TERRI Schiavo, the severely brain-damaged woman who has gone nine full days without food or water, has communicated and made clear her desire to live, her family claimed yesterday.

In an extraordinary laststop legal measure, her family's lawyer told a state judge that Schiavo had tried to vocalise the sentence "I want to live". She was only able to complete the first two words but her intention was clear, the lawyer said.

The most recent motion is the latest in a long and increasingly desperate series of attempts by Schiavo's parents, Bob and Mary Schindler, to have their daughter's feeding tube reinserted. It was removed nine days ago at the request of her husband.

"I told her that we're still fighting for her and she shouldn't give up because we're not, " her father told reporters outside the Woodside Hospice in Pinellas Park, near Tampa, Florida after he emerged from visiting his daughter late on Friday night.

"But I think people who were anxious to see her die are getting their wish."

The claim that Schiavo has articulated a desire to live is based on noises the 41-yearold apparently made when her feeding tube was removed a week ago on Friday.

In their motion before the court, the parents claim that one of the lawyers had said to Schiavo that all the problems could be avoided if only she could articulate the words "I want to live".

Schiavo then made the first two vowel sounds of the sentence "Ahh Wuhh", said the motion, adding that Schiavo was unable to finish the sentence and then became very anxious.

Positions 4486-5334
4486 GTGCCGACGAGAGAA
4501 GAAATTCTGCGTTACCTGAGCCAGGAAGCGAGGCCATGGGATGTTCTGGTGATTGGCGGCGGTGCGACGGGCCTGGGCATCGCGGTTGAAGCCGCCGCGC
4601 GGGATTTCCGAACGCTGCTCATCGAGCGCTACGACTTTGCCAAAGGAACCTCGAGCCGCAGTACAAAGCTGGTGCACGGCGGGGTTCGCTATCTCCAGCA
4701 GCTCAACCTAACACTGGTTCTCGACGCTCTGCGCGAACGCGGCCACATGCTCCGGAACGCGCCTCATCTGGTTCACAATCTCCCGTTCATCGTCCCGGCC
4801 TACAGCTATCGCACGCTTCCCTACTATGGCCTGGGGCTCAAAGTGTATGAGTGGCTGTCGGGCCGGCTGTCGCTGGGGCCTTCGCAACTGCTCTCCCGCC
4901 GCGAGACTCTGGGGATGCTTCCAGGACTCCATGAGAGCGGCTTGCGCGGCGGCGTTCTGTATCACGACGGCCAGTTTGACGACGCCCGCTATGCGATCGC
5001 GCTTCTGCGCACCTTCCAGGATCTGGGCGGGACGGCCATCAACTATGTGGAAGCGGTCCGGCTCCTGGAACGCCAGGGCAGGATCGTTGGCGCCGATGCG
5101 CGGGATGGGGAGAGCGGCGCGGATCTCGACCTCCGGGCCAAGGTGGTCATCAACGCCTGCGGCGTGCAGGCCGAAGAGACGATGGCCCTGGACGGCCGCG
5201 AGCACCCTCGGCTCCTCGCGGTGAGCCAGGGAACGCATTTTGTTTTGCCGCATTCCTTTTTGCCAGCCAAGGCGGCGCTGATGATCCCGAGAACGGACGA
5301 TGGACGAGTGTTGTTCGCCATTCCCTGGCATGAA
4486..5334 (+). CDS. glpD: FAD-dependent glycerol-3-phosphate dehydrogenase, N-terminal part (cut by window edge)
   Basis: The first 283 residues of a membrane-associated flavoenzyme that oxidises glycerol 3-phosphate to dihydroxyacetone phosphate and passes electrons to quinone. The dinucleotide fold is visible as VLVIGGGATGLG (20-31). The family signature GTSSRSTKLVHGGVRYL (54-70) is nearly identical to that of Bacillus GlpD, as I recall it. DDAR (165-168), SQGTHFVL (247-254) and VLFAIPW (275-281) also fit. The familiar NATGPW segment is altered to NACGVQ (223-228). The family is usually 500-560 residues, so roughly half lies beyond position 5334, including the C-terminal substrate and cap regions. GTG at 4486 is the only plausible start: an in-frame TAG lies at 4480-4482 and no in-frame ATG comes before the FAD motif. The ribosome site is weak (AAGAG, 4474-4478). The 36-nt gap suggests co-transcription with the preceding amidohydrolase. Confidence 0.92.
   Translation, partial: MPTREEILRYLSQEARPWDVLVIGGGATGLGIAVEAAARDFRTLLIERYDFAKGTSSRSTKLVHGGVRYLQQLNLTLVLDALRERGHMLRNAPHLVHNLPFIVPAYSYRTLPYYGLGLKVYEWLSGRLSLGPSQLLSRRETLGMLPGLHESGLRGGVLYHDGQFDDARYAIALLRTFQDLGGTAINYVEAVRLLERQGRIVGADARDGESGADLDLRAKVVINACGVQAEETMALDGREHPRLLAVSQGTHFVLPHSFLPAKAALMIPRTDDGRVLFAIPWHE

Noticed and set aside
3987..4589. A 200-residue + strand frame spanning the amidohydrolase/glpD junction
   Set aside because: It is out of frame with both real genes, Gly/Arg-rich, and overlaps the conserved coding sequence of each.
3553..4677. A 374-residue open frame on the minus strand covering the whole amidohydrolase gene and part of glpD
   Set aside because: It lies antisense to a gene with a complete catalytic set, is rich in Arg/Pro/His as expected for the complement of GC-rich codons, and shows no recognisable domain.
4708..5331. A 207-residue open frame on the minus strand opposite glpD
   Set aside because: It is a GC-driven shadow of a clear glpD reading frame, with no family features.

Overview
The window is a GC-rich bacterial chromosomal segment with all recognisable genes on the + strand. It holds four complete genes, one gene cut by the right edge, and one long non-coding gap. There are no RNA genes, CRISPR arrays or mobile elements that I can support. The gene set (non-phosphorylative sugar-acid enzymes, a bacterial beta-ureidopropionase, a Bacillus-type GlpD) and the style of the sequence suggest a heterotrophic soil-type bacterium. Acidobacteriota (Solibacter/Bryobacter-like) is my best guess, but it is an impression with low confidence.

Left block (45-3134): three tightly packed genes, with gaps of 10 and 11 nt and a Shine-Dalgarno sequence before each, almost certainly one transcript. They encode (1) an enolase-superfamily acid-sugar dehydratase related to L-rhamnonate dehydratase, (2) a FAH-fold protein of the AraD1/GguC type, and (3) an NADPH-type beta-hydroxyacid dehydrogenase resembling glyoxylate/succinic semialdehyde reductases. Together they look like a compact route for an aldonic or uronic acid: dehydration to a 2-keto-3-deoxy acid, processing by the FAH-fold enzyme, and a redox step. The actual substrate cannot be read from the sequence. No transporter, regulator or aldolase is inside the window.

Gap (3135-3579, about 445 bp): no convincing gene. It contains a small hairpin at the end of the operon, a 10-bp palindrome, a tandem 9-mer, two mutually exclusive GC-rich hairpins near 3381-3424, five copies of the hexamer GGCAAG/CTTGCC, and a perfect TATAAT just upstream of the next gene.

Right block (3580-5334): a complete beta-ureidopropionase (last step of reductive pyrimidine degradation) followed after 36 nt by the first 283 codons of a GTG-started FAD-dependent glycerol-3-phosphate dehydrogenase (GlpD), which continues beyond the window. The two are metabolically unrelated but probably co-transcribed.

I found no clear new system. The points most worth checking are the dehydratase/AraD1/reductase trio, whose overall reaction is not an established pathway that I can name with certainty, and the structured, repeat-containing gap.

Schiavo has been in what experts term a persistent vegetative state for the past 15 years after suffering a massive and unexplained heart attack that prevented oxygen from getting to her brain.

Her husband, Michael, claims his wife once said she would never want to be kept alive by a life support machine, something the courts have accepted even though the claim is disputed and Mrs Schiavo left no written instructions.

Most medical experts say the noises Schiavo occasionally makes are nothing more than unconscious groans and that she is not aware of her surroundings.

Others have said that if Schiavo did indeed say the words "I want", she could just as easily have been trying to say, "I want to die".

As Schiavo has slipped closer to death, so the numbers of demonstrators outside the Florida hospice has swelled. Most are conservative Christians, members of a loosely organised network, who have spent the last week holding banners, singing hymns and demonising Michael Schiavo and the "liberal courts" at every opportunity.

A lawyer for Michael Schiavo, George Felos, said the Schindlers' latest motion was "simply an outrageous abuse of the legal system".

The judge, George Greer, was due to rule by yesterday evening. If, as expected, he rules against the family's emergency motion, they could appeal to a higher court but observers say they have few legal options left.